Ascorbyl palmitate is a physiologically acceptable emulsifier which is widely used in the human and animal food industries and, moreover, has an antioxidant effect, which increases the stability of carotenoids and many vitamins. The antioxidant effect can, as is known, be further increased by additionally mixing the fat-soluble phase with tocopherol.
The products according to the invention can be produced in a conventional manner, such as by emulsifying the fat phase which contains the active substance in the glycerol phase.
The dispersions have high stability even in aqueous systems such as beverages with an acidic pH Another advantage of the products according to the invention is that they display little turbidity even with a high content of fat-soluble substance, which is required for certain foodstuffs.
The particle sizes in the disperse phase are below 5 μm, in particular below 0.5 μm. For the purposes of the present invention, fat-soluble substances are, in particular, fat-soluble vitamins, e.g. vitamins A, D, E and K, and fats composed of polyunsaturated fatty acids, and carotenoids.
The ratio of the oil phase containing the active substance to the other substances present in the product is, as a rule, from 1:99 to 50:50 and depends on the properties of the fat-soluble substance to be dispersed and on the requirement of uniform and fine distribution.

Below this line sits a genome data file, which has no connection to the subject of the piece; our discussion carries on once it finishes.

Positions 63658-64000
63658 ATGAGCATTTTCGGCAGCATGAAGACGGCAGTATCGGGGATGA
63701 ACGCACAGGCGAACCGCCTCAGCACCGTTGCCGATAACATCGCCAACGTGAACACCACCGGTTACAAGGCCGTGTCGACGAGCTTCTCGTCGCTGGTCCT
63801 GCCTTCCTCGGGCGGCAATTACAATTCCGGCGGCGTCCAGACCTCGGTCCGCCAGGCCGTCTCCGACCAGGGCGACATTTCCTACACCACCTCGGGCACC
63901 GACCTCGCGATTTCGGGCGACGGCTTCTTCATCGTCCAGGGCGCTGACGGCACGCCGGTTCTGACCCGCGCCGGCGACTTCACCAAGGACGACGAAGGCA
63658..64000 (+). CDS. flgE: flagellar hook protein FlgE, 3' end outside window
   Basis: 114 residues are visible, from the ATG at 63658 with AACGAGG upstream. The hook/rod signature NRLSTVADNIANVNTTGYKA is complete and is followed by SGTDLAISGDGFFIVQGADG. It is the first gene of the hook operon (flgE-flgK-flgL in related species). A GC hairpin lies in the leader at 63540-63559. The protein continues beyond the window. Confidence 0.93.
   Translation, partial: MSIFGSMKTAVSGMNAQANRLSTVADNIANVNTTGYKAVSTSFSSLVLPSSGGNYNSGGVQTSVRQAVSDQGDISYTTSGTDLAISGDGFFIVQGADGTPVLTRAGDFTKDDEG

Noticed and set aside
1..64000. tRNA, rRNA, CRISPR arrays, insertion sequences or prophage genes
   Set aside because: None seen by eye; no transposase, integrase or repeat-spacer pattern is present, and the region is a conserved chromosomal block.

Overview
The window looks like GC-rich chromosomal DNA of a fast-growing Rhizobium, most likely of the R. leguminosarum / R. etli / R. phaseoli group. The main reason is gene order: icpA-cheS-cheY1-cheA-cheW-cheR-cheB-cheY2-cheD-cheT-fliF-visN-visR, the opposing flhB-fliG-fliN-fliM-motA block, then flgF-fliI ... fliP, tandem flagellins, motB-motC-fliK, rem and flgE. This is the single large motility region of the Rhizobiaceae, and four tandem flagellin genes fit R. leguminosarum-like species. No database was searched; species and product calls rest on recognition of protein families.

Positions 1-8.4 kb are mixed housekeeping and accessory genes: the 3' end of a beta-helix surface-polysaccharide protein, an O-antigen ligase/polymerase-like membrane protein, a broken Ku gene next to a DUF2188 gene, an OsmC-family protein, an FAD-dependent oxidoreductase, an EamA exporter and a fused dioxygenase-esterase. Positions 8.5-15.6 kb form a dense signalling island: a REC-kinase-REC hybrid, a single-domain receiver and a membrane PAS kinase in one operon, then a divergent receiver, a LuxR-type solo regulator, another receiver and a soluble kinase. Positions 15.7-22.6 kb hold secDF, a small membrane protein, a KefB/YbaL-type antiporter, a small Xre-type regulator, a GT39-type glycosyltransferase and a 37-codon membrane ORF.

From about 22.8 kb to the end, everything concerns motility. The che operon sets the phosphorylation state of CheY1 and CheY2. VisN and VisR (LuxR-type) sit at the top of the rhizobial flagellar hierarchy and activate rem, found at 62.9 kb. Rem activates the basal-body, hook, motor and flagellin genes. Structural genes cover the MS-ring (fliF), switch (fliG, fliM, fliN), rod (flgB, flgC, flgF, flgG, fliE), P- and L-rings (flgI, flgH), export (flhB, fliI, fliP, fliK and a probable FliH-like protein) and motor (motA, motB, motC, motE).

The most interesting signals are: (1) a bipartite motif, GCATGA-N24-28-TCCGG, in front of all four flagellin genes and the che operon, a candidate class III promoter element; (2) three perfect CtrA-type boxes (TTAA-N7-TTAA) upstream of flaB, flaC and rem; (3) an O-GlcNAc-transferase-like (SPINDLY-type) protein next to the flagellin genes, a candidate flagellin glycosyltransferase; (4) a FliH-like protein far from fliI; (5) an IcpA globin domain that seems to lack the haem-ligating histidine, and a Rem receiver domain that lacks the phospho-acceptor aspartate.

The novel stable liquid products are outstandingly suitable for straightforward and accurate dosage for addition of, for example, vitamins to liquid human or animal foods or, in the case of β-carotene, for coloring beverages, e.g. fruit-flavored drinks.
450 g of glycerol are introduced into a 1000 ml beaker, 4.8 g of a 3 molar sodium hydroxide solution are added, and the mixture is heated to 75° C. in a waterbath. 6 g of ascorbyl palmitate are added and then the mixture is stirred with a magnetic stirrer until an almost clear solution results. A homogenizer (e.g. Ultraturrax®) is used to emulsify 205 g of D,L-α-tocopheryl acetate in this solution over the course of 5 minutes.
The resulting emulsion is cooled to 30° C. and subsequently homogenized by passing once through a high-pressure homogenizer under 800 bar. The emulsion has a median particle size of 0.2 μm and a tocopheryl acetate content of 30%.